Process and Prosody

One of the questions most often asked of writers is: What is your writing process? By this general question, all of the following are really implied:

1. What time of day do you like to write?
2. What days of the week?
3. Where do you like to write?
4. What writing implements do you use?
5. Do you have any strange rituals or habits to stimulate your writing practice?
6. Etc.

Even though I've really been writing poetry since I was a child, I never had a writing process. Even when I was taking writing workshops in college, my process consisted of just hoping something would "come to me" before the deadline. Whenever I sat down on the bed or the couch with the intention of writing, I would rarely succeed unless I already had the seed of something with which to start.

Now, left to my own devices as an adult, I have no more excuses for this sort of laziness. So I've been trying out different practices with the hope of their turning into process. Finally, I think I've hit upon something and I owe it to a typewriter. With my previously stated goal of writing one poem a week even if it's crappy, I began by,
throughout the week, making a list of individual words that I've collected from books or articles I happen to read or movies I happen to watch that have caught my attention as a word I'd like to incorporate in a poem. I've always been a collector of words. They need not be anything exotic; it's really only a matter of letter sounds and connotations of meaning that appeal to me in the moment. My previous blogpost is an example of one such list. Then, in the late evening after I've had my dinner, I sit down at my kitchen table with my list of words and my lovely manual Remington typewriter with the assignment to free-write. I also keep a few books of poetry handy should I require extra help. The past couple weeks I have had Louise Gl├╝ck's The Wild Iris, Sarah Hannah's Inflorescence, and Ashley McWaters' Whitework to help me generate poetic thought.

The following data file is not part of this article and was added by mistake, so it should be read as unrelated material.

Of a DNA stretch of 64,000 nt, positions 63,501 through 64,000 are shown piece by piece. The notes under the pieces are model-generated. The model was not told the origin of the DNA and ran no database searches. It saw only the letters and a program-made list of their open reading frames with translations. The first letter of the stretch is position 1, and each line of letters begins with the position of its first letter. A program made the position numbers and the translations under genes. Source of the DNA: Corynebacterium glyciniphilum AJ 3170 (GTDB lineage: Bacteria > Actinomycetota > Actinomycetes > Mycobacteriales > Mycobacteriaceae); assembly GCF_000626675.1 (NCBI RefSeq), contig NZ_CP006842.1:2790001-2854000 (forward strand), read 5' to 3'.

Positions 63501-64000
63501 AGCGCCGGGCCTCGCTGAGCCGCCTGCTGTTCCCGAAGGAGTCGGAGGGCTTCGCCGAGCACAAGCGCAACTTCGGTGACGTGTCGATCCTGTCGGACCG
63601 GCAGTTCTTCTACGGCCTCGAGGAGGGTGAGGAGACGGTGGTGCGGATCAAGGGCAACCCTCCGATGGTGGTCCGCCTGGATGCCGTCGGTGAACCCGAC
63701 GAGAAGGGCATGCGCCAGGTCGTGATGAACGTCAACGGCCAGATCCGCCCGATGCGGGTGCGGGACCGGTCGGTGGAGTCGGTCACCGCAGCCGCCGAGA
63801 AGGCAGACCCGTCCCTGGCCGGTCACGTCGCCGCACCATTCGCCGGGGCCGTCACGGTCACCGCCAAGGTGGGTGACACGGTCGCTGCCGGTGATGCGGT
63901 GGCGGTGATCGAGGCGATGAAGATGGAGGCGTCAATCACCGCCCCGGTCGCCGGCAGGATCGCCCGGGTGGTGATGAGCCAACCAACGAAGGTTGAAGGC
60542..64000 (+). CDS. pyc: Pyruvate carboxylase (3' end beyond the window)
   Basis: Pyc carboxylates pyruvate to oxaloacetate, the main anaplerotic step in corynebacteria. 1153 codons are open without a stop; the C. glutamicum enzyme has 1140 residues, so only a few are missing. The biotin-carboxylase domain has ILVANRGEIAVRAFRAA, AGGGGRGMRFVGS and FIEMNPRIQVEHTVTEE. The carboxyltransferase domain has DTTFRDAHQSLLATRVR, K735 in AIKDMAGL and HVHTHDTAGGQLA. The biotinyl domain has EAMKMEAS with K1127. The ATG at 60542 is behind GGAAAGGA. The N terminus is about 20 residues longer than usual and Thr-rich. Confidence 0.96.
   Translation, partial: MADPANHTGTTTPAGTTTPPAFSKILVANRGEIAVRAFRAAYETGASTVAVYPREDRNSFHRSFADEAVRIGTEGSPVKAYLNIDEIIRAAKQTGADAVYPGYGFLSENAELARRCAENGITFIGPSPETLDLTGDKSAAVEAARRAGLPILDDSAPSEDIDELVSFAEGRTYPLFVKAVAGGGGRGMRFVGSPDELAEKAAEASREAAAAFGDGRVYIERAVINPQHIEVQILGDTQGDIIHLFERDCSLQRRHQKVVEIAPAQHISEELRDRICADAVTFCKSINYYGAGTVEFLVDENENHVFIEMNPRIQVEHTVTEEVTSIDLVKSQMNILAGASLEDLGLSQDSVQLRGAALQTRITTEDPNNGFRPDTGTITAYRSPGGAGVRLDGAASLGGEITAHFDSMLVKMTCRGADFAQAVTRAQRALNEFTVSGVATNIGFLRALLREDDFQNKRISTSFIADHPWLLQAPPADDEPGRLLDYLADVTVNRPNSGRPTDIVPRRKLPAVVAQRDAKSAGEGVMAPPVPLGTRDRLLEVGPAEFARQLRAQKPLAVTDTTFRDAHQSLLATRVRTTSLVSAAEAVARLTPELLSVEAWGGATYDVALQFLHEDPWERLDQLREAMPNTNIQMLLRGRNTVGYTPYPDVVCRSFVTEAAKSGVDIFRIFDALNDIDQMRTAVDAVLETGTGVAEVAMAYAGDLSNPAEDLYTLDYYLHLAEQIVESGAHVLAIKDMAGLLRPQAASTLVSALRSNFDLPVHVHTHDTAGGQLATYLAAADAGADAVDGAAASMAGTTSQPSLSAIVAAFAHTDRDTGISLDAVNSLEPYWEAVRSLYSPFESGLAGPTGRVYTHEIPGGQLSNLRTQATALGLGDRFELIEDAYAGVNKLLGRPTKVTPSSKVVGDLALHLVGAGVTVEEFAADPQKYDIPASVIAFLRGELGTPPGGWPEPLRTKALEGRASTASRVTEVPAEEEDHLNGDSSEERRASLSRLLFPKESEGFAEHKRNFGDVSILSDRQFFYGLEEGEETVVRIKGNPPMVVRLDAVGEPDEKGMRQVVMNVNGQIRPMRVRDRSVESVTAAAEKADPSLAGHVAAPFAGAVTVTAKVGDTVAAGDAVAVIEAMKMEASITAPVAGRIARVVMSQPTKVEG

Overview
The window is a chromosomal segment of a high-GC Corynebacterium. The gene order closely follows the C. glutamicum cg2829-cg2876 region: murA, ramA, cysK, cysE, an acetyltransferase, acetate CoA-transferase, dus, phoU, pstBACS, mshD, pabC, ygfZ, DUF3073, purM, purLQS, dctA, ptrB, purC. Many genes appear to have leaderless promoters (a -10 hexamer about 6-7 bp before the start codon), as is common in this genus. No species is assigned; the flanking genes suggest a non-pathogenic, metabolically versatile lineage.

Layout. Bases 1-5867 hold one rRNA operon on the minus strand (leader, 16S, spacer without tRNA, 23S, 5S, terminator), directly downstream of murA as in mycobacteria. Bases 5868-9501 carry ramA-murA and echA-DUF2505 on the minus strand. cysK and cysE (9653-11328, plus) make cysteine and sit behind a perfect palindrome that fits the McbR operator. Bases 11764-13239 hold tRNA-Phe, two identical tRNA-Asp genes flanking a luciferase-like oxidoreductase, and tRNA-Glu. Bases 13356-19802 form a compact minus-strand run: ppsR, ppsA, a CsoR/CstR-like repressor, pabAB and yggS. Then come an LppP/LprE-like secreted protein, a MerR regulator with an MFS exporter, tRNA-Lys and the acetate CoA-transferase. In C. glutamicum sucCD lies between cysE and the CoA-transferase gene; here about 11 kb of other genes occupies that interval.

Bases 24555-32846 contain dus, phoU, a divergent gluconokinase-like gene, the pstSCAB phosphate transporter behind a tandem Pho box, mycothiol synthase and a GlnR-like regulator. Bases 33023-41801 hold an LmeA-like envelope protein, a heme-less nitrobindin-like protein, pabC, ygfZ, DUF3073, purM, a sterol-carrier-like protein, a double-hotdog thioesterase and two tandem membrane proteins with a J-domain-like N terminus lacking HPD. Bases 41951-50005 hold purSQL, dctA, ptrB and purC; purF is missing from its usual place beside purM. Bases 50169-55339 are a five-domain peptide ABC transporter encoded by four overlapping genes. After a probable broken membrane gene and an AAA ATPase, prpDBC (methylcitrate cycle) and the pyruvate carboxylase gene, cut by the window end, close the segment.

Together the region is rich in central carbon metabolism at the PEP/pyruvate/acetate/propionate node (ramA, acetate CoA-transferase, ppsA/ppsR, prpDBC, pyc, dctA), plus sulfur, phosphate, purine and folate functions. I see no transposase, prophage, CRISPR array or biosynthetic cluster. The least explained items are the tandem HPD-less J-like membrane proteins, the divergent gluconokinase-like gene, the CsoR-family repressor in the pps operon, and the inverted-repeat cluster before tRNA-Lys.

The wonderful thing is: this process is working! Even if I'm not satisfied with the results every time, I am still writing something every time. The typewriter is a very stimulating instrument for me. For some reason, I feel less inhibited when writing with it. The empty Word document on my computer screen is just too much blank space. Writing in my notebook feels too permanent a thing--with the pages already bound in the book, I feel more pressure to not make any mistakes. When using the typewriter, I feel like I'm just jotting down ideas on a worksheet or piece of scrap paper (that can be thrown away or burned if too embarrassing or incriminating), so I find myself able to type my first poetic thoughts even if they aren't brilliant. They may develop into something closer to brilliance. With the typewriter, I feel the ability to essay poetically, in that wonderful verb form of the word.


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